This piece originally appeared on Thrive Global
‘Tis the season? In your mind, you know you should be counting your blessings and feeling gushy gratitude and tingling excitement, but what if you cannot summon any of those emotions?
It’s been a really rough year, even for those of us who have shelter, safety, and food. It’s depression, it’s anxiety. It’s financial disaster and political warfare, mind-numbing mass shootings and edacious wildfires, racial genocide and refugee dehumanization. It’s what you are going through on a personal level, with loss and isolation, nothing to hold onto now or in the future; and it’s what we’re facing together, on the brink of losing our collective sanity and planetary sanctuary. Our despair is valid, and real.
For example: The United Nations reports that the occurrence of disasters such as tsunamis, earthquakes, volcanic eruptions, floods, and fires has risen 51 percent from 20 years ago. We’ve lost loved ones to 307 mass shootings this year. Half of all Americans—youth are particularly prone—feel lonely and isolated. The calendar tells us it’s time to celebrate the holidays, but what do we do when we’re far beyond the reach of hot cocoa and sentimental movies?
To me, self-help advice rankles. My therapist advising me to meditate for insomnia completely misses the point; and my partner asking me to take a walk when I can’t stop sobbing means well, but I have to be able to breathe before I can walk. There’s a world full of advice out there, and much of it sounds hollow or even insulting when you’re hurting. However, I humbly offer five steps that have worked for me—not only to pull me out of the depths, but to make me feel grateful to go on.
- Get real. Take stock of what’s functioning in your life as well as what’s lacking. Use the logical side of your brain to assess pros and cons. Maybe you home has heat but your cable and Internet got shut off; maybe you have chronic back pain but a healthy brain; maybe you work long hours at a boring job but adore the family you get to go home to. If it helps, write down your two columns of resources and stressors.
- Don’t minimize. You may not live in a warzone, but your blood pressure has shot up from watching the news, or you worry about your friend displaced by wildfires, or you’re afraid to let your teenager out of your sight for fear of violence by others or herself. For instance, my family recently traveled to the poorest country in the Western Hemisphere—Haiti—and none of us emerged unscathed. Witnessing young men burning tires in protest of corrupt government and older women selling used goods on the sidewalk from dawn till past dark, we came home to sleep on mattresses and drive in cars and eat three meals a day. Anytime we can experience how others survive in challenging circumstances, whether in prison or poverty, discrimination or disability, it helps us recall the infrastructure and resources some of us (me) take for granted. Simultaneously, as my wise spiritual advisor told me, your pain is your pain. Perhaps you’re on this planet to endure or overcome it, but give yourself credit for carrying the load that you do have. It may be, in a strange strengthening way, what motivates you to grow.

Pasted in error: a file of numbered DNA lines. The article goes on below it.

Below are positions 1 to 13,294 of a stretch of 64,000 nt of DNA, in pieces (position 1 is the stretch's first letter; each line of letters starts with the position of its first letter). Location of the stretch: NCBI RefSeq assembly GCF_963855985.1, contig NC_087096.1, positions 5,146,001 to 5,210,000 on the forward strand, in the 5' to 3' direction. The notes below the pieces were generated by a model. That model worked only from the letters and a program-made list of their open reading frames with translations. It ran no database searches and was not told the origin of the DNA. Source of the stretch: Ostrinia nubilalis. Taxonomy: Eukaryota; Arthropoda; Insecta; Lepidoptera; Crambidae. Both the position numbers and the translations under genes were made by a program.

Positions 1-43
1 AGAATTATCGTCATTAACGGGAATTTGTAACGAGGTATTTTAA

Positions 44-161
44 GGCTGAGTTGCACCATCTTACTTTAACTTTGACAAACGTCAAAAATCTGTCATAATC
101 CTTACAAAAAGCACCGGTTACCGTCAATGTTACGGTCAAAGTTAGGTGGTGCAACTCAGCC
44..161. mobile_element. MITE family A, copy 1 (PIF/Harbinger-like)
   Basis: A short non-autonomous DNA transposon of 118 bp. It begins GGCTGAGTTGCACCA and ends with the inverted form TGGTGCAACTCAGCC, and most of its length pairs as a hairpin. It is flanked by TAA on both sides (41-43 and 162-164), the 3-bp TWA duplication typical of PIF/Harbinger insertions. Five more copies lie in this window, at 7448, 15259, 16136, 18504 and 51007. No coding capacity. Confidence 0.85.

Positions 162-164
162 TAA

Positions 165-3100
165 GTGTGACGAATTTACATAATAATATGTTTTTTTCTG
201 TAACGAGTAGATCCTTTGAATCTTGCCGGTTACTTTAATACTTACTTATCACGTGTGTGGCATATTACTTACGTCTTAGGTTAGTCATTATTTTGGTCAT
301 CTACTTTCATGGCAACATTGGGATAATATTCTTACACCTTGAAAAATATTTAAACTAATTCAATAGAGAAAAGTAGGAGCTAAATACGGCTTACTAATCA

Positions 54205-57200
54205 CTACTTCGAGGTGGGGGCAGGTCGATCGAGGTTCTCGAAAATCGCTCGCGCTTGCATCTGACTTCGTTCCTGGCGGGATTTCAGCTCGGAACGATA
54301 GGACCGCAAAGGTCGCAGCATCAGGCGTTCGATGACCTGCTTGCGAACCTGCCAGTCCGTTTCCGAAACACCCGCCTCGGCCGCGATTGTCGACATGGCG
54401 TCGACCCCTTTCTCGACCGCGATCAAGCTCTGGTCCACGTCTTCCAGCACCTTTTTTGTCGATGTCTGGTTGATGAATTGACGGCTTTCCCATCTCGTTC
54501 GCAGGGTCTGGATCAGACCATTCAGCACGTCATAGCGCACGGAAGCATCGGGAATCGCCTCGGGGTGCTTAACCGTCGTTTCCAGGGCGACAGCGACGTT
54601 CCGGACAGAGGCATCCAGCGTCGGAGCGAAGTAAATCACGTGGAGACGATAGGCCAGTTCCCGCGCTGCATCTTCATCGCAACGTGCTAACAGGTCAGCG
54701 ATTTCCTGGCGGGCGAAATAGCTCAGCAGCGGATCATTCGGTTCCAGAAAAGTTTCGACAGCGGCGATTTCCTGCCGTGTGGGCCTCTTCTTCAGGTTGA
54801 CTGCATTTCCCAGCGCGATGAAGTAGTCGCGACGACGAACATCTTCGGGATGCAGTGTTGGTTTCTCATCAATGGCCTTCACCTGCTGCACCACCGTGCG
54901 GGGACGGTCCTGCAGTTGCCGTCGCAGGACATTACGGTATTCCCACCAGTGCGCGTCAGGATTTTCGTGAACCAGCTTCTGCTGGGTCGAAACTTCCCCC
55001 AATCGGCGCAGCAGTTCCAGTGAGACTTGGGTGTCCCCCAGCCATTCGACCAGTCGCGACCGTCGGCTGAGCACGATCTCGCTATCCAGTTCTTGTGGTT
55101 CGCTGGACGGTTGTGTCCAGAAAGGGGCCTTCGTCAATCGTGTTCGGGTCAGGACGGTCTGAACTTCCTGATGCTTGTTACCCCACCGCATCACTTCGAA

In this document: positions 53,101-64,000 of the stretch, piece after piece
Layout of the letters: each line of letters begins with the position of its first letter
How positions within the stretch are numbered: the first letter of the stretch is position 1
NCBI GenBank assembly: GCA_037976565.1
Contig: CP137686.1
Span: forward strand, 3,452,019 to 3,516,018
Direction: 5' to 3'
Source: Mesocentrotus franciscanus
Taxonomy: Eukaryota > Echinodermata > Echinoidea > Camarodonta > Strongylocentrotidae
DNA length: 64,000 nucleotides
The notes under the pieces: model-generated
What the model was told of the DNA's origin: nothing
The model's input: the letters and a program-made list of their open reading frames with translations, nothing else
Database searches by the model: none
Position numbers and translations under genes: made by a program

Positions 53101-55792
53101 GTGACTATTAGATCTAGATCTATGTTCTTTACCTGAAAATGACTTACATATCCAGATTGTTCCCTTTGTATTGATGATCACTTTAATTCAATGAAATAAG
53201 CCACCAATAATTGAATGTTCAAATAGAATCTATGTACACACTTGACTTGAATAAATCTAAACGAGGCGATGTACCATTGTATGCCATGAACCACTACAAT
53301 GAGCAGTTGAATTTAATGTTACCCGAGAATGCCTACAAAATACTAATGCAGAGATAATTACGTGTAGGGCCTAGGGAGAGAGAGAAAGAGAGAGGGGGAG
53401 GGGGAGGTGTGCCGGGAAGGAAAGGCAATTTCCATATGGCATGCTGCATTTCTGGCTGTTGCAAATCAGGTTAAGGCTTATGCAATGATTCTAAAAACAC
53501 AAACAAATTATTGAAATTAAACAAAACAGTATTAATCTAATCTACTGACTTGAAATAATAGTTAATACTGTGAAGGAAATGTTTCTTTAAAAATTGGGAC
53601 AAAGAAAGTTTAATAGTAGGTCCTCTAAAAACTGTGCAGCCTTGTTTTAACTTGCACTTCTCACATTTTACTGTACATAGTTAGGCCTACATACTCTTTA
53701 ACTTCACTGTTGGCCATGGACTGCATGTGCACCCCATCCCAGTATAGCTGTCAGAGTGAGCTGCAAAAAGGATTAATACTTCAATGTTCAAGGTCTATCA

- Get comfort. Not the bottle of pills or booze or raiding the online shopping or the fridge; although sometimes a small dose of comfort food, retail therapy, a good movie, or a nap can really do the trick. But can you think bigger than that? Certain people and places in your life always make you feel better. For me, it’s a two-hour drive to visit my angelic adopted mom, or a walk out in nature if I can just pry myself up off my backside. It’s the holidays, and you deserve to be reminded of your intrinsic value as a person cherished by someone who adores you, and as an organism warming an Earth full of towering mountains and rustling trees, aromatic air and rippling seas, snow-flurry days and star-filled nights.
- Reach out. It’s a proven fact of neuroscience that we humans need connection as much as water, food, and air. Just holding the door for someone, paying the toll for the car behind you, or bequeathing your place in line to someone in a hurry, can make you feel even better than the recipient. And you never know what effect you do have: suicide-prevention expert Kevin Hines recalls feeling that if just one person had made eye contact or asked if he were all right, that would have stopped him from leaping from the Golden Gate Bridge in an attempt to end his unbearable pain.
- Reboot. Right now, it’s critical to take care of ourselves and each other, all at once. To neglect one at the cost of the other will deplete us all. Use the holidays as a time to give yourself license to take stock of what’s good for you and change what isn’t. Start a news diet, take regular electronics sabbaticals, eat nourishing foods, light a candle, run fewer errands, walk or bike there, talk to people who believe in you, and find small ways to share the unique person you are with those whose lives you could light with your warmth.
What we give our attention and love to will flourish. You, and I, and each other—we deserve to give, and get, and experience authentic gratitude. The time is now.